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  • Complete blood count

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    A complete blood count (CBC), also known as a complete blood cell count, full blood count (FBC), or full blood exam (FBE), is a blood panel requested by a doctor or other medical professional that gives information about the cells in a patient's blood, such as the cell count for each blood cell type and the concentrations of hemoglobin. A scientist or lab technician performs the requested testing and provides the requesting medical professional with the results of the CBC. Blood counts of various types have been used for clinical purposes since the nineteenth century. Automated equipment to carry out complete blood counts was developed in the 1950s and 1960s. Most blood counts today include a CBC count (i.e.: complete blood count) and leukocyte differential count (LDC) that gives the percentage of each WBC type, such as neutrophils, eosinophils, basophils, monocytes, and lymphocytes). The cells that circulate in the bloodstream are generally divided into three types: white blood cells (leukocytes), red blood cells (erythrocytes), and platelets (thrombocytes).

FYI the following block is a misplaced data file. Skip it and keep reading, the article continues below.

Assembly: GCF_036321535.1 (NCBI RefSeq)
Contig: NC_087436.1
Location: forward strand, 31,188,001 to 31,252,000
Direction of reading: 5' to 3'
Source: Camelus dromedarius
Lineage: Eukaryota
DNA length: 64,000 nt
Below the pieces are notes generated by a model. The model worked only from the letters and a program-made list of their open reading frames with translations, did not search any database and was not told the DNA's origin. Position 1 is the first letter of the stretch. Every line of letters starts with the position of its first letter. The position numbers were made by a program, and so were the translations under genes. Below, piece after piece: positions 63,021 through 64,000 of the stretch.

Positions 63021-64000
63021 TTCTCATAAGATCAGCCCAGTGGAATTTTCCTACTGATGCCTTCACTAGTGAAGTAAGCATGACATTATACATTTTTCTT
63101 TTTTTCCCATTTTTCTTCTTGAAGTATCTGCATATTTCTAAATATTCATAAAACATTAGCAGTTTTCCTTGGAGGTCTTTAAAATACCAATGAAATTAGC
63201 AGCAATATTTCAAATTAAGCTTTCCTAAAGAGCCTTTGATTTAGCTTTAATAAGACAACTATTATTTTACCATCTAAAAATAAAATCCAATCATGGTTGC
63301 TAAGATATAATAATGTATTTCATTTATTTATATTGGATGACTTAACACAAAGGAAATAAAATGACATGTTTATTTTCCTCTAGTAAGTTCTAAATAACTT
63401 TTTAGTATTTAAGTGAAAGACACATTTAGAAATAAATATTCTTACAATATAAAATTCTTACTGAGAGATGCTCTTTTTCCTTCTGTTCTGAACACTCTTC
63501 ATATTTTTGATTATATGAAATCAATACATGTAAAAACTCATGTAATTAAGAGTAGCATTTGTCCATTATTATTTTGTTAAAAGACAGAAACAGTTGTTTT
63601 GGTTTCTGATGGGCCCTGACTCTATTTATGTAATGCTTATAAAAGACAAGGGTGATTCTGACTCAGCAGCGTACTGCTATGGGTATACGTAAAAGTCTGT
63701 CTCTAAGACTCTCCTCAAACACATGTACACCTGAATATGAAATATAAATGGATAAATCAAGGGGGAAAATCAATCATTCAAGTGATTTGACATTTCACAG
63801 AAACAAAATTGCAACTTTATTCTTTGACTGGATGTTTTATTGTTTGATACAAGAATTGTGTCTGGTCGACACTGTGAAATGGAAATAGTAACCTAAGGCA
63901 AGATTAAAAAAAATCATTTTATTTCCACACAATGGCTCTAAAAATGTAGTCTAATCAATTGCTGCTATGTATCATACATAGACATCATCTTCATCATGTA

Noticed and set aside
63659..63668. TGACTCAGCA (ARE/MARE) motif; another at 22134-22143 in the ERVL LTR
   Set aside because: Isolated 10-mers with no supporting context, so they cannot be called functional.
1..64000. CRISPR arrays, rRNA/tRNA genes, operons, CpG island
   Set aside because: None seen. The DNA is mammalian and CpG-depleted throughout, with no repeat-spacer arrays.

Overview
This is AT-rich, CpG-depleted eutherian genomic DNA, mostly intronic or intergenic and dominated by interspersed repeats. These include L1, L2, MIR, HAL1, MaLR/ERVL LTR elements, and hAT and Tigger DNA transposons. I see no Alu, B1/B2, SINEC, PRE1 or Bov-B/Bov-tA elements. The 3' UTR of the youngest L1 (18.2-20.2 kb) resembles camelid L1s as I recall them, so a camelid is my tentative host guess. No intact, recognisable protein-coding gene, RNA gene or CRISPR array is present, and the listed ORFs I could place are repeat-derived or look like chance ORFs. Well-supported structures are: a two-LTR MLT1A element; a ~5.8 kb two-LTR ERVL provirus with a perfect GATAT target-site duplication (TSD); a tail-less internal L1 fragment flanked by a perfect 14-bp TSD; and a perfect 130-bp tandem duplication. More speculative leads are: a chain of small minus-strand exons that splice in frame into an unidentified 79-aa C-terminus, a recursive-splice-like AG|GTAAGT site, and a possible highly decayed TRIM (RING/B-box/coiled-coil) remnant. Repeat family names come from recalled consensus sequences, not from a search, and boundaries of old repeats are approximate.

• Spherocytosis

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    Spherocytosis is the presence in the blood of spherocytes, i.e erythrocytes (red blood cells) that are sphere-shaped rather than bi-concave disk shaped as normal. Spherocytes are found in all hemolytic anemias to some degree. Hereditary spherocytosis and autoimmune hemolytic anemia are characterized by having only spherocytes.

  • Erythrocytapheresis

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    Erythrocytapheresis is an apheresis procedure by which erythrocytes (red blood cells) are separated from whole blood. It is an extracorporeal blood separation method whereby whole blood is extracted from a donor or patient, the red blood cells are separated, and the remaining blood is returned to circulation.

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